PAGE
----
Thursday, May 7, 2009

Bob Dylan has a new album out.

Dylan has a new album out, "Together Through Life." I think I might go get it this week.

The artistic re-emergence of Bob Dylan this decade has been nothing short of remarkable. Easily the comeback of the decade (sorry, Prince), and possibly the greatest comeback by a popular music artist ever. This is a guy who, during my entire childhood, was a stand-up comic's punchline, good for a throw-away run through "Rainy Day Women" once a day on the oldies station.

Of course, when I got to college and got Blonde on Blonde, I was blown away. Getting into Dylan's peak era material was something like a religious conversion for me. It completely changed the way I listened to music, what I listed for in music, how I listened to music. Dylan completely changed my idea of what it means to be "hard" in music. "Idiot Wind" for example, is "harder" than anything the crop of mediocre grunge bands I was listening to in 1992 was doing, just in a very different way.

But still, Dylan was an above average folk singer during most of my childhood and teen years. I could safely file him in the same mental category as Randy Newman and James Taylor. He wasn't doing anything as important as his '63-'70 peak, or even his brief '74-'76 revival.

Until the turn of the Century. (Oh sure, Time Out of Mind was a nice forecast of things to come, and the Travelling Wilburys was a pleasant diversion in an ensemble setting..)

To cite his three albums (Love and Theft (2001) and Modern Times (2006), in addition to the new one) to come out in the 00's is to understate the sheer amount of art Dylan released in the decade. Numerous vital archival releases, three movies, a couple books, soundtrack work, a radio show... The fading icon became a music machine, the American Bard, once again.

Love and Theft and Modern Times aren't all that different in general feel. Both comfortable mid-tempo blues rock, with elements of swing and folk all lying under Uncle Bob growling out well-groomed wit and wisdom. Smarter people than me can go over the meaning of the various songs. But the general feeling of joy despite age permeates both discs. Remembrances are bittersweet, rather than bitter, and life right now is pretty good and will remain pretty darn good as long as there's still a bit of tail to chase, no matter how much the politicians try to screw it up.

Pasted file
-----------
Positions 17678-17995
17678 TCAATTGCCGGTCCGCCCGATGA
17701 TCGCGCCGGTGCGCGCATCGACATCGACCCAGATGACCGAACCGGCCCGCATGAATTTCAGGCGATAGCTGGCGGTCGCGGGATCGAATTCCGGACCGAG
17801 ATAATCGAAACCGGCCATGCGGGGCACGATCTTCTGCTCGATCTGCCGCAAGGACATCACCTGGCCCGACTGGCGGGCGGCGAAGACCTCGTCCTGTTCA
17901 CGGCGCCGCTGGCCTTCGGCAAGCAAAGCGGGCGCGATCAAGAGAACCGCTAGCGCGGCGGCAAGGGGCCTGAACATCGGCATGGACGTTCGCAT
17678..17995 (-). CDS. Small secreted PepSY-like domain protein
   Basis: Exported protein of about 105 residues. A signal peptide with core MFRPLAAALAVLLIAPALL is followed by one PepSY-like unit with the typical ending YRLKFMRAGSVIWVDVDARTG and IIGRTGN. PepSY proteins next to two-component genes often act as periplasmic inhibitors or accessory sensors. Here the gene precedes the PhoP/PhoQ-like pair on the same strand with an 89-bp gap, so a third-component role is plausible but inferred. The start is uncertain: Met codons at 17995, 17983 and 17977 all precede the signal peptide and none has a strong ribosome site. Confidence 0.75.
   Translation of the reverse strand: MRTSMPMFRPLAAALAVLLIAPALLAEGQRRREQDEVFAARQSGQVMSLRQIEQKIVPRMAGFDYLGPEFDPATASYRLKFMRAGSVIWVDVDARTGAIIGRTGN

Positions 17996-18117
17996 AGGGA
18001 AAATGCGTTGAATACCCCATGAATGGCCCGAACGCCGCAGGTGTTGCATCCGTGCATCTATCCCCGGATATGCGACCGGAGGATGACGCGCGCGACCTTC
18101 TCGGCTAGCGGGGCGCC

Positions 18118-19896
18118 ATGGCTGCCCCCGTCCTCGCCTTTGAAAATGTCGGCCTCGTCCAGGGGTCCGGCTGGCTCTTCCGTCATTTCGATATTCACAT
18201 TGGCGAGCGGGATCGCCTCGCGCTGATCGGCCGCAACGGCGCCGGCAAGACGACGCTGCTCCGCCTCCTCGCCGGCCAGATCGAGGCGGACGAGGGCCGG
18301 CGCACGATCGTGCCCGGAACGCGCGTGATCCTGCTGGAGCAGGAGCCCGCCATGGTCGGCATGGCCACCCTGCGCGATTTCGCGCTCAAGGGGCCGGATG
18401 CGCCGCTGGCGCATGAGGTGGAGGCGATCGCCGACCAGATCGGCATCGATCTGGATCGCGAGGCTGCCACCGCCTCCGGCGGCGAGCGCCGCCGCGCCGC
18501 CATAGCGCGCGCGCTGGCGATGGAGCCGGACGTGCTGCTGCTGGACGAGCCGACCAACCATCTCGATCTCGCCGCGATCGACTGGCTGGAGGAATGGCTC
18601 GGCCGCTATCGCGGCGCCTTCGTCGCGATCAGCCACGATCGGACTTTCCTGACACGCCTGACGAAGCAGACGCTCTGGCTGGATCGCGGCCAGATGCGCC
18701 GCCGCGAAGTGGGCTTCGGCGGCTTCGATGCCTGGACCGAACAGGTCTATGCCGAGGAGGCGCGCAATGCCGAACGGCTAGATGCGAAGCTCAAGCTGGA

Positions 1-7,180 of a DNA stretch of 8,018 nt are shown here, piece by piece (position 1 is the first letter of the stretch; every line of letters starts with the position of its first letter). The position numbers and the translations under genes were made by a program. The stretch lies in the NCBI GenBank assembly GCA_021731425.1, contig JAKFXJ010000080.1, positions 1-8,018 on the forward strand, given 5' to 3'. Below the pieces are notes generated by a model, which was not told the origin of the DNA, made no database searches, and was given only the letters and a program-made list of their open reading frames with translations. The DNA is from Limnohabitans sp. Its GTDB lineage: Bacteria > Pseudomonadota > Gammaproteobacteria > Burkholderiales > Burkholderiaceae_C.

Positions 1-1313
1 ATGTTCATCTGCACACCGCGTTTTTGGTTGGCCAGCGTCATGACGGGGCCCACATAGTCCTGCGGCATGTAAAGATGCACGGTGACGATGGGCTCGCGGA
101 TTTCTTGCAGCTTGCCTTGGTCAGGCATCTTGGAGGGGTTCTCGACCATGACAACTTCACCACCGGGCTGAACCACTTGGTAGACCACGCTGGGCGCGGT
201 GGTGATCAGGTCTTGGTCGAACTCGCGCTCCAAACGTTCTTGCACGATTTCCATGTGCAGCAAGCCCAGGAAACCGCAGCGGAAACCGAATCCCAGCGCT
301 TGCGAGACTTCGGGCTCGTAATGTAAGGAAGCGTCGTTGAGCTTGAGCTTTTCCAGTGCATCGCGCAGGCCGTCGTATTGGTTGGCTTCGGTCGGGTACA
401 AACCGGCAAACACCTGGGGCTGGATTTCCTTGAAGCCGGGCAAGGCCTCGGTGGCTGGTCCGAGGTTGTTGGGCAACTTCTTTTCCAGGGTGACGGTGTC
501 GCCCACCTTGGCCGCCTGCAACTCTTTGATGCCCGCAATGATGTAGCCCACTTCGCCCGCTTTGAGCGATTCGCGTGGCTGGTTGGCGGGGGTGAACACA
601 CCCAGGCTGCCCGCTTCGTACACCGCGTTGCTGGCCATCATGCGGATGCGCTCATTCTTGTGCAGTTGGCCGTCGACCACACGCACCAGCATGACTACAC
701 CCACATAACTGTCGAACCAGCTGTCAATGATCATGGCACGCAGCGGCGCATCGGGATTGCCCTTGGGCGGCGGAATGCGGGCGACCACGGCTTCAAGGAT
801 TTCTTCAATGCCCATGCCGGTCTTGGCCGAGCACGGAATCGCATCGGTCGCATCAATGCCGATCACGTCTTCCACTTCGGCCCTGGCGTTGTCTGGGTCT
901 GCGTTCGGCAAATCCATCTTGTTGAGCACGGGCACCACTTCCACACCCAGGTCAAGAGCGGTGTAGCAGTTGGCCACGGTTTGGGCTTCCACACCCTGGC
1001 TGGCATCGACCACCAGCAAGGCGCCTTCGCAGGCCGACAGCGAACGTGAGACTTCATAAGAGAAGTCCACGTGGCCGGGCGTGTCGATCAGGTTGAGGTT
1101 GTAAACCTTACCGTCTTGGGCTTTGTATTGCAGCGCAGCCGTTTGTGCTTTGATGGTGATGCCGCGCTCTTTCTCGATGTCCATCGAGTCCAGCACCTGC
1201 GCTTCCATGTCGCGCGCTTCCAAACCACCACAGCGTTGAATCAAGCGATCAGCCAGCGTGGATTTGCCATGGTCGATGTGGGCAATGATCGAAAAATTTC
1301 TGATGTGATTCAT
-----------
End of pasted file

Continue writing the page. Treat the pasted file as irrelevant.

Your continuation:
Or, as Dylan himself says in “Spirit on the Water,” “You think I'm over the hill, You think I'm past my prime, Let me see what you got, We can have a whoppin' good time.”

I give Love and Theft, the more mellow of the two albums, a slight edge, with “Sugar Baby” being my favorite, a wistful song that I imagine is a father singing to his estranged adult child.

Here's hoping Mr. Dylan has another couple of decades of music to give us. Once I've had a chance to listen to Together Through Life, I'll let you know what I think.

Monday, May 4, 2009

Things you learn when listening to Little Steven's Underground Garage on satellite radio (ch. 59 on XM, ch. 25 on Sirius):

Richard Hell and the Voidoids' classic punk anthem "Blank Generation" is a re-write of beatnik poet Rod McKuen's self-satirical "Beat Generation" from 1959.

Who knew?

And by the way, if Little Steven would throw me a little heavy metal bone every once in a while, it'd be the perfect radio station.

Sunday, May 3, 2009

I've been completely obsessed with this song lately...

"Across the Shields" by Torche

(Although, I must admit the video is pretty f-ed up.)

I'm considering adding it to my list of perfect songs.

Said list is quite short. While I will not post the whole list at this time, it includes such songs as...

"Hate to Say I Told You So" by The Hives
"Touch Me I'm Sick" by Mudhoney
"Milk Cow Blues" by The Kinks

And for the record, my top five albums of '08 (that I heard, and I didn't hear a whole hell of a bunch, so take this with a grain of salt)...

1. Meanderthal by Torche
2. Electric Aborigines by Awesome Color
3. Traced in Air by Cynic
4. Watershed by Opeth
5. Consolers of the Lonely by The Raconteurs

Friday, April 10, 2009

At the risk of getting political, this has been on my playlist for about the last year.

EDIT: A little less relevant at this point in time, but this one, too. (Really listen to the lyrics.)

Tuesday, March 17, 2009

I'm belatedly digging Interpol's first album right now.

Thursday, March 5, 2009

Favorite 80's throwaway lite metal song

It's Kingdom Come's "Get It On".

It's so endearing in so many ways. Of course, I thought it was a joke back in 1987.

When it came out, album rock radio, re-christened classic rock radio, was making a big come-back. Which means, of course, that all things Led Zeppelin were also making a big come-back. This radio trend then started making its way into contemporary music, with Whitesnake and Great White being the most popular two examples.

But Kingdom Come was a whole 'nother thing. They were a glorified Zep cover band. "Get It On" was their big hit. It had a "Kashmir"-ish verse and a "Black Dog"-ish chorus, and a drum coda a la "Rock 'n' Roll." Better still, were the Spinal Tap-ish, "worship us" lyrics. The vocalist was basically like me doing a Zep song at karaoke. I can do all of Plant's little vocal tics, you'd know who it was that I was imitating, but I can't actually, y'know... sing.

Of course the song was roundly criticized for being exactly what it was. But there's just something I find about it now that fascinates me. Kingdom Come had no hint whatsoever of irony in what they were doing. No nod. No wink. The tongue was nowhere near the cheek. They were just doing what they do (to paraphrase the song) in their lunkheaded earnestness, not because they cynically thought that's what the audience wanted, but because they thought... They'd written the greatest freaking song of all time, dude!